LONNIE THOMPSON v. THE STATE

Annotate this Case
Download PDF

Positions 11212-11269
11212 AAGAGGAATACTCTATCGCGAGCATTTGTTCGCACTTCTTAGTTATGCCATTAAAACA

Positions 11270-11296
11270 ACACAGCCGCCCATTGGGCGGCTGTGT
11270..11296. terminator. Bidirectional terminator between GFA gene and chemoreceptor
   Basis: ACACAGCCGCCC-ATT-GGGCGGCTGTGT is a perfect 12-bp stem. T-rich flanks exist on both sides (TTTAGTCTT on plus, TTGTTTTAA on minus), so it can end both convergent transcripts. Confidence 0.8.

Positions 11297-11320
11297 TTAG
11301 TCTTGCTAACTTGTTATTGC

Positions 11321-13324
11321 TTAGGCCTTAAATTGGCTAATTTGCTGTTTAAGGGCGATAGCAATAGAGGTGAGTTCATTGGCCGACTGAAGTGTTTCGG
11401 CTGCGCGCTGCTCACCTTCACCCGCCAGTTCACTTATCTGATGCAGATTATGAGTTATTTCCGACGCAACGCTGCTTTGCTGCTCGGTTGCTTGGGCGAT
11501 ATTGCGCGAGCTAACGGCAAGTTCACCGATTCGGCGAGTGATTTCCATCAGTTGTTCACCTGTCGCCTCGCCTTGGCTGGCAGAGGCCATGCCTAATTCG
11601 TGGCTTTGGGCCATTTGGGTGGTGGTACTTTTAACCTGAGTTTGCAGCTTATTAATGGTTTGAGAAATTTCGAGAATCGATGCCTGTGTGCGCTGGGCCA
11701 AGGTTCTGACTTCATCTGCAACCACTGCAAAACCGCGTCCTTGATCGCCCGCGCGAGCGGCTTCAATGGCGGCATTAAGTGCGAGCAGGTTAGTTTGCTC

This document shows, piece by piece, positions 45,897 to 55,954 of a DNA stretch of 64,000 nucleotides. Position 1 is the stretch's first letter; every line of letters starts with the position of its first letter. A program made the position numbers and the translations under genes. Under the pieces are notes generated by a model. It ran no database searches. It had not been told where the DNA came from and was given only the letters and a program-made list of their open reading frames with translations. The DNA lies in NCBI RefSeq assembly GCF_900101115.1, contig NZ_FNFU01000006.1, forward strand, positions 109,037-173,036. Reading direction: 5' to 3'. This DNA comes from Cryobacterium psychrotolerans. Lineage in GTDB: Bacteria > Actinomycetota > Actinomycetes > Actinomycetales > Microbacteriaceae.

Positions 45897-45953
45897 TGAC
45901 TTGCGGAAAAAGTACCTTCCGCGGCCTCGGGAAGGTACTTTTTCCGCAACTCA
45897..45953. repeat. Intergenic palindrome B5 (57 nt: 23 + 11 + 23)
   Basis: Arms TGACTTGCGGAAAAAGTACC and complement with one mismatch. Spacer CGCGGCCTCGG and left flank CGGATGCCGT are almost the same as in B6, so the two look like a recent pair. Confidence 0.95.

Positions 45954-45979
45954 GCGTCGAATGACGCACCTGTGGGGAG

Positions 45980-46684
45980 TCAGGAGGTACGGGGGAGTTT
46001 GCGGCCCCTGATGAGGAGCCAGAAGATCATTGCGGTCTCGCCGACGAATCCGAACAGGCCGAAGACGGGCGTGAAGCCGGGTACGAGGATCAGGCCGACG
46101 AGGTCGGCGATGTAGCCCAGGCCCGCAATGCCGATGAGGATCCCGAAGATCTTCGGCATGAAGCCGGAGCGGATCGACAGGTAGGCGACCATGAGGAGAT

SECOND DIVISION MILLER, P. J., DOYLE, P. J., and REESE, J. NOTICE: Motions for reconsideration must be physically received in our clerk’s office within ten days of the date of decision to be deemed timely filed. http://www.gaappeals.us/rules March 7, 2018 In the Court of Appeals of Georgia A17A1628. THOMPSON v. THE STATE. MILLER, Presiding Judge. Lonnie Thompson, Jr., was convicted of burglary (OCGA § 16-7-1 (a) (1980)), armed robbery (OCGA § 16-8-41 (a)), and aggravated assault (OCGA § 16-5-21 (a) (2006)) in connection with a home invasion he committed with three other individuals. He appeals from the denial of his motion for new trial, arguing that (1) his statement to police was not voluntary because it was given in exchange for a promise of probation; (2) the trial court plainly erred by failing to exclude this custodial statement resulting from an illegal detention; and (3) trial counsel was ineffective for failing to interview a key witness or move to suppress Thompson’s custodial statement that resulted from an illegal detention. After a thorough review of the record, we conclude that the trial court properly found that Thompson’s confession was not made due to a promise of benefit and that trial counsel was not ineffective for failing to call a witness to testify. However, as to Thompson’s claim that trial counsel was ineffective for failing to move to suppress his confession on the ground that it resulted from an illegal detention, we conclude that the trial court’s order is insufficient for us to consider whether the motion to suppress would have been meritorious. Accordingly, we vacate the trial court’s order on this issue and remand the case for further proceedings. Viewing the evidence in the light most favorable to the verdict,1 in the middle of the night of July 30, 2007, Thompson and three others broke into the home of Larry Bailey.2 Bailey was asleep at the time, but he awoke when he heard the break in. The intruders demanded money and Thompson struck Bailey on the head with a hammer. After Bailey’s wife gave the intruders the money, they left, and Bailey’s wife called police. Police investigating the robbery spoke with Thompson at his home before bringing him to the police station. At the station, two officers read Thompson his 1 2 Jackson v. Virginia, 443 U. S. 307 (99 SCt 2781, 61 LE2d 560) (1979). None of the other suspects was charged or prosecuted for the home invasion. 2 Miranda3 rights, which he waived. Thompson then gave a statement denying any involvement in the crimes. Thompson remained in custody overnight and, when he was questioned again the following morning, Thompson waived his Miranda rights and admitted to the armed robbery and burglary, but denied that he struck Bailey with a hammer. Before the trial court admitted the confession at trial, it conducted a JacksonDenno4 hearing. Sergeant Taylor of the Upson County Sheriff’s Office testified that he first interviewed Thompson at the station at 9:27 pm on August 2, 2007. He read Thompson his Miranda rights, and Thompson gave a statement denying that he committed the crimes. Thompson was held overnight, and the following morning Sergeant Taylor interviewed Thompson again at 8:47 am. Thompson waived his rights a second time and then admitted his involvement in the home invasion. Sergeant Taylor testified that no one made a promise of a lighter sentence or probation in exchange for Thompson’s confession. Captain Hosley, who was present during the questioning, corroborated Sergeant Taylor’s testimony. Thompson also 3 Miranda v. Arizona, 384 U. S. 436 (86 SCt 1602, 16 LE2d 694) (1966). 4 Jackson v. Denno, 378 U. S. 368 (84 SCt 1774, 12 LE2d 908) (1964). 3 confirmed in writing that he was making the statement voluntarily and without the promise of any benefit. Thompson testified at the Jackson-Denno hearing that Captain Hosley told him he could get 20 years of probation if he cooperated, and he only made his confession because of this promise. The trial court nonetheless found that Thompson’s statement was given without any hope of benefit, specifically finding Thompson’s testimony not credible. Accordingly, the trial court admitted Thompson’s confession. During his trial testimony, Sergeant Taylor read Thompson’s confession into evidence. Thompson testified at trial, admitting entering the home, but denying that he struck Bailey. The jury convicted Thompson on all three counts with which he was charged. In his first motion for new trial, Thompson alleged that his trial counsel was constitutionally deficient for failing to investigate his interrogations and call witnesses to corroborate Thompson’s claim that he was promised probation in exchange for making a statement. During two hearings on the motion for new trial, Thompson’s cousin, Antonio McDowell, testified that he was present during Thompson’s second interrogation and he heard Captain Hosley tell Thompson he would get probation if he told the truth. 4 According to McDowell, however, Captain Hosley never mentioned a specific amount of time for probation. Captain Hosley and Sergeant Taylor both testified that McDowell was not present during the second interrogation, and they reiterated that no one made any promise of probation in exchange for Thompson’s confession. Thompson testified that he told his attorney both that he was promised probation, and that McDowell witnessed the interrogation. Trial counsel, however, testified that Thompson never told him about any promise of probation or that anyone else was present during his interrogation. Indeed, trial counsel testified that Thompson specifically told him that no one else was present during the interrogation. Trial counsel stated that the first time he learned of the claim that McDowell was also present during the second interrogation was during the Jackson-Denno hearing. The trial court denied the motion for new trial. Thereafter, counsel failed to timely file a direct appeal, and the trial court granted Thompson’s motion for an outof-time appeal. Thompson’s new appellate counsel then filed an amended motion for new trial, adding a claim that trial counsel was ineffective for failing to move to 5 suppress the confession, and that his first appellate counsel was ineffective for failing to present evidence in support of this ineffective assistance claim.5 At two subsequent hearings on the amended motion for new trial,6 new appellate counsel argued that Thompson’s confession should have been suppressed because a confession obtained after an illegal detention is inadmissible, and the detention was illegal because there was no probable cause for Thompson’s arrest prior to his statement. Counsel pointed to the booking and arrest reports showing that Thompson was arrested for armed robbery, burglary, and aggravated assault before his second interrogation in which he confessed. Sergeant Taylor testified again, this time explaining that Thompson initially came to the station voluntarily and was arrested only after police determined that he had lied when he denied that he had asked McDowell to provide a false alibi for one 5 Under Georgia law, after an out-of-time appeal is granted, appellate counsel may file an amended motion for new trial, and the trial court retains jurisdiction to consider this motion. Ponder v. State, 260 Ga. 841 (1) (400 SE2d 922) (1991). Once a defendant is granted permission to file an out-of-time appeal, he may raise new claims of ineffective assistance of counsel through an amended motion for new trial. See Dawson v. State, 302 Ga. App. 842, 843 (691 SE2d 886) (2010). 6 At the conclusion of the first hearing, appellate counsel requested, and the court granted, a continuance to further investigate the basis for Thompson’s arrest. At the second hearing, appellate counsel did not present any new evidence or witnesses, and the trial court heard argument on the motion. 6 of the other intruders. According to Sergeant Taylor, Thompson was arrested for making a false statement on this basis, although police later decided not to pursue that charge. Captain Hosley explained that the police could not obtain formal charges against Thompson on the night of his arrest for making a false statement because the magistrate judge was not available until the morning. The trial court reinstated its initial ruling denying the motion for new trial and found that neither trial counsel nor first appellate counsel had provided ineffective assistance in failing to move to suppress Thompson’s confession due to the unlawful detention. Specifically, the trial court found that Thompson’s detention was lawful and any motion to suppress would not have been granted. Importantly, at no time in the two hearings or in its order did the trial court explicitly indicate the basis for its finding that the detention was lawful or make any express credibility determinations on the evidence. Thompson now appeals. 1. Thompson argues that his confession was inadmissible because it was made only upon the promise of probation. We disagree. Under Georgia law, “[t]o make a confession admissible, it must have been made voluntarily, without being induced by another by the slightest hope of benefit 7 or remotest fear of injury.” OCGA § 24-3-50 (effective through Dec. 2012).7 The term “slightest hope of benefit” refers to “promises related to reduced criminal punishment—a shorter sentence, lesser charges, or no charges at all.” (Citation omitted.) State v. Chulpayev, 296 Ga. 764, 771 (2) (770 SE2d 808) (2015). This rule applies to any incriminating statements and is not limited to “confessions.” Vergara v. State, 283 Ga. 175, 177 (1) (657 SE2d 863) (2008). “It is the task of the trial court to determine whether a confession was voluntary, taking into account the totality of the circumstances. We will not disturb the trial court’s factual and credibility determinations on appeal unless they are clearly erroneous.” (Citation omitted.) Jackson v. State, 280 Ga. App. 716, 720 (2) (634 SE2d 846) (2006). 7 Here, the trial occurred in 2008, prior to the effective date of Georgia’s new evidence code. See Ga. L. 2011, p. 99, § 101 (“This Act shall become effective on January 1, 2013, and shall apply to any motion made or hearing or trial commenced on or after such date.”). Nevertheless, the corresponding provision of Georgia’s new Evidence Code tracks the language of § 24-3-50 of the old code. See OCGA § 24-8824. See also Bradshaw v. State, 296 Ga. 650, 654 (2) (769 SE2d 892) (2015) (explaining that where the new Evidence Code includes a section that is not in the Federal Rules of Evidence and uses language “nearly identical” to that of the old code, this Court gives the new provision the same meaning as the old one). 8 Here, Thompson was read his Miranda rights before making his statement, he acknowledged and waived those rights, and he confirmed that he was making a statement voluntarily and that no one had made any promises in exchange for his statement. Both Sergeant Taylor and Captain Hosley testified that there was no promise of probation in exchange for Thompson’s confession. Thompson disputed this, stating that Hosley promised that he would receive 20 years’ probation if he made a statement. The trial court explicitly found Thompson’s allegation not credible. We cannot say that this finding was clearly erroneous, and, accordingly, we must defer to the trial court’s determination that Thompson was not promised a lesser sentence in exchange for his confession. McDowell’s testimony at the motion for new trial hearing does not dictate a different conclusion. Although McDowell testified that Captain Hosley promised probation, he also contradicted Thompson’s claim that the promise included a specific term of probation. Thus, McDowell’s testimony does not call into question the trial court’s credibility findings and does not require us to conclude that Thompson’s confession was involuntary on this basis. The officers’ testimony that there was no offer of a lighter sentence, along with Thompson’s written confirmation that the statement was made without a promise of a lighter sentence, although contradicted 9 by Thompson in his testimony, were sufficient for the trial court to conclude that Thompson’s statements were not made due to a promise of benefit. See Jenkins v. State, 251 Ga. App. 76 (553 SE2d 378) (2001). 2. Thompson next argues that the trial court committed plain error by failing to exclude his confession because his arrest was made without probable cause or a warrant and, thus, was illegal. We need not reach this enumeration because Thompson was tried in 2008, and at that time, plain error review was limited to unpreserved issues involving jury charges, a trial court’s expression of opinion, and sentencing in a death penalty case. See Ross v. State, 296 Ga. 636, 639 n. 6 (769 SE2d 43) (2015). Thus, Thompson’s failure to file a motion to suppress waived this challenge to his arrest.8 3. Finally, Thompson argues that trial counsel was ineffective for failing to move to suppress his confession on the ground that his detention was illegal, interview McDowell, and call McDowell as a witness at the Jackson-Denno hearing. We discern no error with respect to the claim related to calling McDowell as a witness. As to the failure to file a motion to suppress based on an illegal detention, 8 We note that Thompson objected to the trial court giving a jury instruction on illegal detention because he did not contend that his detention was illegal. 10 however, we must vacate the trial court’s order and remand for clarification of the trial court’s order. To prevail on a claim of ineffective assistance of counsel, a defendant must show that counsel’s performance was deficient and that the deficient performance so prejudiced the defendant that there is a reasonable likelihood that, but for counsel’s errors, the outcome of the trial would have been different. [See] Strickland v. Washington, 466 U.S. 668, 687 (104 SCt 2052, 80 LE2d 674) (1984). If an appellant fails to meet his or her burden of proving either prong of the Strickland test, the reviewing court does not have to examine the other prong. In reviewing the trial court’s decision, we accept the trial court’s factual findings and credibility determinations unless clearly erroneous, but we independently apply the legal principles to the facts. Furthermore, there is a strong presumption that the performance of counsel was within the wide range of reasonable professional lawyering, and we cannot reach a contrary conclusion unless defendant successfully rebuts the presumption by clear and convincing evidence. Judicial scrutiny of counsel’s performance must be highly deferential. (Citation and punctuation omitted.) Davenport v. State, 316 Ga. App. 234, 239 (3) (729 SE2d 442) (2012). a. Interview and call McDowell as a witness Thompson cannot show that he was prejudiced by trial counsel’s failure to interview and call McDowell as a witness at the Jackson-Denno hearing. 11 As discussed in Division 1, the trial court explicitly found Thompson’s claim of a promise lacked credibility. Moreover, at the motion for new trial hearing, McDowell testified, and the trial court nonetheless reaffirmed its finding that Thompson’s confession was not made upon the hope of benefit or promise of probation. In doing so, the trial court implicitly found that McDowell’s testimony was not credible. In light of this, Thompson cannot show that the outcome would have been different had counsel interviewed McDowell prior to the Jackson-Denno hearing, and there is no merit to his claim of ineffective assistance of counsel on this ground. b. Motion to suppress Thompson contends that trial counsel should have, but failed to, move to suppress his confession because it was the result of an illegal arrest. “When trial counsel’s failure to file a motion to suppress is the basis for a claim of ineffective assistance, the defendant must make a strong showing that the damaging evidence would have been suppressed had counsel made the motion.” Richardson v. State, 276 Ga. 548, 553 (3) (580 SE2d 224) (2003). “[F]ailure to pursue a futile motion does not constitute ineffective assistance.” (Citation, punctuation and 12 footnote omitted.) Rose v. State, 263 Ga. App. 263, 264 (1) (b) (587 SE2d 326) (2003). Thus, the issue before us is whether the motion to suppress – had one been filed – would have been meritorious. The answer to that question depends on whether Thompson was lawfully in custody at the time he confessed. We conclude that the trial court failed to make the requisite findings as to probable cause to enable us to evaluate whether Thompson was lawfully in custody. “A warrantless arrest is constitutionally valid if the arresting officer has probable cause to believe the accused has committed or is committing an offense.” (Citation and punctuation omitted.) Brown v. State, 278 Ga. 724, 727 (2) (609 SE2d 312) (2004). See also OCGA 17-4-20 (a) (2006) (“An arrest for a crime may be made by a law enforcement officer . . . without a warrant if the offense is committed in such officer’s presence or within such officer’s immediate knowledge. . . .”).9 “Probable cause exists if the arresting officer has reasonably trustworthy information that would allow a reasonable person to believe the accused committed a crime.” (Citation 9 Thompson cites the current version of § 17-4-20 to support his contention that a warrantless arrest was improper in this case. The relevant statutory language is essentially the same. Compare OCGA § 17-4-20 (2006) with OCGA § 17-4-20 (2013). 13 omitted.) Brown, supra, 278 Ga. at 727 (2). Moreover, “[t]he test of probable cause requires merely a probability—less than a certainty but more than a mere suspicion or possibility.” (Citation omitted.) Boykins-White v. State, 305 Ga. App. 827, 831-832 (4) (701 SE2d 221) (2010). Here, the officers testified that Thompson voluntarily went to the police station to be questioned about the home invasion. At around 9:27 pm, he was read his Miranda rights, which he waived. Thompson then denied any involvement in the home invasion. The following morning, police Mirandized Thompson again, after which Thompson waived his rights and confessed to his involvement in the home invasion. Based on their conversation with McDowell, police believed Thompson had asked McDowell to provide a false alibi for one of the other suspects, and lied to police about doing so.10 As a result, the State contends that the police had probable cause to, and did, arrest Thompson that night for making a false statement, thus making his confession the following morning the result of a legal detention. 10 At trial, Thompson testified that he had not asked McDowell to lie – one of the other suspects did. In his confession, however, Thompson admitted that he asked McDowell to lie to police. 14 In contrast, Thompson argues that his detention was illegal, as he was not arrested for making a false statement. In support of this argument, he points to the arrest/booking report, which indicates that he was arrested at 1:57 am on August 3, 2007, for armed robbery, burglary, and aggravated assault – before he confessed to the home invasion. At the hearing on the amended motion for new trial, Captain Hosley testified, under subpoena as the custodian of the jail records, that this record was Thompson’s booking report. He nevertheless testified that Thompson had been arrested for making a false statement to police, and he did not offer any explanation for the discrepancy between his testimony about the arrest and the crimes indicated in the booking report. After extensive argument regarding whether there was probable cause to arrest Thompson for making a false statement, and questions regarding the actual basis for Thompson’s arrest, the trial court indicated that it was “inclined to deny” the motion for new trial. In a brief order, the trial court indicated that it found Thompson’s detention was lawful and therefore, any motion to suppress would have been denied. The trial court did not indicate the basis for its conclusion that the detention was lawful. 15 As the question of whether counsel was constitutionally deficient rests on whether the motion to suppress would have been meritorious, we focus our review on the probable cause analysis. In doing so, we recognize that our review is limited. See Williams v. State, 301 Ga. 60, 61 (799 SE2d 779) (2017) (court of appeals cannot make additional factual findings as to probable cause beyond those contained in the trial court’s order, and, where those are insufficient to enable appellate review, remand is warranted). We cannot make factual findings or substitute our determinations for those of the trial court. Id. at 62. Rather, this Court must focus on the facts found by the trial court in its order because the trial court sits as the finder of facts. Id. In light of these constraints, we conclude that the trial court’s decision concerning the motion to suppress lacks the express findings of fact necessary to enable our review on the issue of probable cause for Thompson’s detention. See Williams, supra, 301 Ga. at 62. Indeed, the trial court made no express credibility findings in the face of disputed evidence regarding the basis for Thompson’s arrest, and thus, we cannot tell if the trial court found that Thompson’s arrest prior to his confession was for making a false statement or for armed robbery. These findings are critical to a determination on probable cause and the merit of any motion to suppress 16 based on the allegation that the detention was illegal, and we cannot address counsel’s performance without them. Therefore, “[g]iven the uncertainty in the trial court’s order regarding the basis for its ruling, [we] must vacate the [order and] . . . remand this case to the trial court for further clarification on the specific findings that form the basis for its legal conclusions.” Id. For the foregoing reasons, we conclude that (1) Thompson waived his right to directly appeal the failure to suppress his confession as the result of an illegal detention; (2) the trial court properly found that Thompson’s confession was not made with the hope or promise of benefit; and (3) trial counsel was not ineffective for failing to call a witness to testify. As to Thompson’s claim that his trial counsel was ineffective for failing to move to suppress his confession on the ground that it was the product of an illegal detention, however, the trial court’s order is insufficient for us to consider whether the motion to suppress would have been meritorious. Accordingly, we vacate the trial court’s order on this issue, and remand the case for further proceedings consistent with this opinion.11 11 In light of our conclusion that remand is required, we do not consider Thompson’s claim that the cumulative effect of the alleged errors established prejudice. 17 Judgment affirmed in part, vacated and remanded in part. Reese, J. concurs. Doyle, P. J., concurs in Divisions 1, 2, and 3(a) and dissents in Division 3 (b).* *DIVISION 3 (b) OF THIS OPINION IS PHYSICAL PRECEDENT ONLY. COURT OF APPEALS RULE 33.2 (a). A17A1628. THOMPSON v. THE STATE. DOYLE, Presiding Judge, dissenting. Although I fully concur with Divisions 1, 2, and, 3 (a), I respectfully dissent to Division 3 (b) of the majority opinion because the evidence supports the trial court’s conclusion that trial counsel was not ineffective for failing to move to suppress Thompson’s statement on the basis that it was the result of an illegal arrest. I note at the outset that this question arose in the context of Thompson’s claim of ineffective assistance of counsel under Strickland v. Washington.1 In that context, 1 466 U. S. 668, 687 (III) (104 SCt 2052, 80 LE2d 674) (1984). 2 [e]ven when the trial court fails to make specific findings on an ineffective assistance of counsel claim, remand is not mandated if we can determine from the record that the defendant cannot establish ineffective assistance of counsel under the two-prong test set forth in Strickland. When reviewing a trial court’s ruling on a claim of ineffective assistance of counsel, we accept the trial court’s factual findings and credibility determinations unless clearly erroneous, but we independently apply the legal principles to the facts.2 This is not a case in which the trial court made no specific findings at all. Instead, the trial court made the following findings, after considering the evidence and argument adduced at the pre-trial Jackson-Denno hearing, the trial, and the motion for new trial hearing: (1) Thompson had been properly advised of his Miranda3rights, and (2) he was in lawful custody at the time he gave his statement to law enforcement. Because there was evidence to support these findings, we must accept them, even if there is evidence to dispute them.4 In light of these findings, the trial court was authorized to conclude, as it did, that a motion to suppress Thompson’s statement would not have been successful. 2 (Citations and punctuation omitted.) Diaz v. State, 343 Ga. App. 19 (806 SE2d 1) (2017), quoting Burrell v. State, 301 Ga. 21, 24 (2) (799 SE2d 181) (2017). 3 See Miranda v. Arizona, 384 U. S. 436 (86 SC 1602, 16 LE2d 694) (1966). 4 See Diaz, 343 Ga. App. at 19. 3 Having done so, the trial court adequately addressed Thompson’s claim for ineffective assistance of counsel. I disagree that we need to remand the case for more explicit findings under the Jackson-Denno framework5 because the record is sufficient for us to determine that the trial court did not apply the wrong legal standard or burden of proof, and the trial court explicitly held that Thompson had been properly Mirandized and was lawfully in custody. Although there is evidence disputing the lawfulness of his custody, the trial court found otherwise. Because conflicts in the evidence on a motion to suppress a custodial statement are for the trial court to resolve,6 that finding does not demonstrate that the court clearly erred as a factual matter or misapplied the law. Accordingly, remand is not required, and I would affirm the judgment of the trial court. 5 See, e.g., Bryant v. State, 268 Ga. 664, 666 (6) (492 SE2d 868) (1997), citing Berry v. State, 254 Ga. 101, 104-105 (1), n. 6 (326 SE2d 748) (1985). 6 See Gunn v. State, 342 Ga. App. 615, 622-623 (2) (804 SE2d 118) (2017) (“[U]nless clearly erroneous, a trial court’s findings as to factual determinations and credibility relating to the admissibility of the defendant’s statement at a Jackson v. Denno hearing will be upheld on appeal.”). 4